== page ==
Moving on to key corporate developments during the week - The past week was an interesting one for the Indian telecom industry. The much-awaited auction for 3G spectrum began this week. It is set to add Rs 350 to Rs 500 bn to the government cash registers. However, the first day of the auction (yesterday) apparently started on a cautious note. It is believed that the highest offer for a pan-India license was Rs 39.2 bn, which is only about 12% higher than the base price of Rs 35 bn. However, the belief is that this figure is likely to rise sharply as higher bids come in the next two weeks.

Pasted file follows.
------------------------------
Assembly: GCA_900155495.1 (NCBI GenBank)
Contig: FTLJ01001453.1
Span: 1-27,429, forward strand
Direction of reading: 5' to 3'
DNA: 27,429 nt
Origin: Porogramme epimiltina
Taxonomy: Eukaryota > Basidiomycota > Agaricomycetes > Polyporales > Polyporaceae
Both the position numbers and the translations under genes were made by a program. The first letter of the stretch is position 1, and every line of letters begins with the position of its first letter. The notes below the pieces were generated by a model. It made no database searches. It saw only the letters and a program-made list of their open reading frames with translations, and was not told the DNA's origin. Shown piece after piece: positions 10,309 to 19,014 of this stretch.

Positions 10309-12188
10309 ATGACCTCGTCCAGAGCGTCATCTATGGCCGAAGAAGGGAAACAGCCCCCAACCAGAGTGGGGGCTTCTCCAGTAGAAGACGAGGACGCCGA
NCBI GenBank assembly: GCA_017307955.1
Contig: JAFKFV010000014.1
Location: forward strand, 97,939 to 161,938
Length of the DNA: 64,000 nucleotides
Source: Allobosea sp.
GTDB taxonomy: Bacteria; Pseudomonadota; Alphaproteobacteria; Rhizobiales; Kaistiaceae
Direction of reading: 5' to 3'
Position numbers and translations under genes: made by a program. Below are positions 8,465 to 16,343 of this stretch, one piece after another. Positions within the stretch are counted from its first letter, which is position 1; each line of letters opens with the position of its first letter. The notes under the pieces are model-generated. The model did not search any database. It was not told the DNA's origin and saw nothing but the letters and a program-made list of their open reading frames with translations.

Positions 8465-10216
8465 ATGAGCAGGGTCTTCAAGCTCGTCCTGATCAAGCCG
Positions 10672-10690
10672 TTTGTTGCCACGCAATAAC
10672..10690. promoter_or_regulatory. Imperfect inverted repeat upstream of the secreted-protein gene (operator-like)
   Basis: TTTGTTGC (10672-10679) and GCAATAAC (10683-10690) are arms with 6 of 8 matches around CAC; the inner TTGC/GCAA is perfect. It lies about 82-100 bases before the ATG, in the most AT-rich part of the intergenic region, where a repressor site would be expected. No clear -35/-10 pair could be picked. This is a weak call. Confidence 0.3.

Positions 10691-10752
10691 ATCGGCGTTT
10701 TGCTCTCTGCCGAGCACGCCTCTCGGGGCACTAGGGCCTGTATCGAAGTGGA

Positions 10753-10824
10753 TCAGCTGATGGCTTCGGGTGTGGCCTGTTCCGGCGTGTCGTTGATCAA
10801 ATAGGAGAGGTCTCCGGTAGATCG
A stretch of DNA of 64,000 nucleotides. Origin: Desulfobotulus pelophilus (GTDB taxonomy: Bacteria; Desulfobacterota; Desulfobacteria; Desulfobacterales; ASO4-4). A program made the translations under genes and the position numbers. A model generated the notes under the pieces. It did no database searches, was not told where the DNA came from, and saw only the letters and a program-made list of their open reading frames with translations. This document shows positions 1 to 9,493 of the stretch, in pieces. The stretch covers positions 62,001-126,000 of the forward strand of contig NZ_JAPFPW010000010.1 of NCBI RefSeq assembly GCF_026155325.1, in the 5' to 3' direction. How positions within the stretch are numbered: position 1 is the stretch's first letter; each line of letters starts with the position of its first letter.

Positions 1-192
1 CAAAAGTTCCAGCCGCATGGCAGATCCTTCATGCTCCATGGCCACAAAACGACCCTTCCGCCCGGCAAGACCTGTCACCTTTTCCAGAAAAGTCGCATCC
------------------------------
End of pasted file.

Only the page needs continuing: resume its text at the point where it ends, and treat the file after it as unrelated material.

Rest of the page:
While the 3G service is expected to be a game-changer for the telecom sector, we worry about the level of penetration that this service can see in the coming years. If one were to go by global experience, the usage of 3G has been much lower than expected. Only a few countries like Japan, Korea, Germany and Italy have seen decent growth in 3G over the years. In our view, with India being a market where 'affordability' is a primary concern for users, a huge success of 3G (as compared to 2G) is doubtful. We certainly hope that Indian telecom players don't go overboard with their bids and end up losing money for themselves and their investors.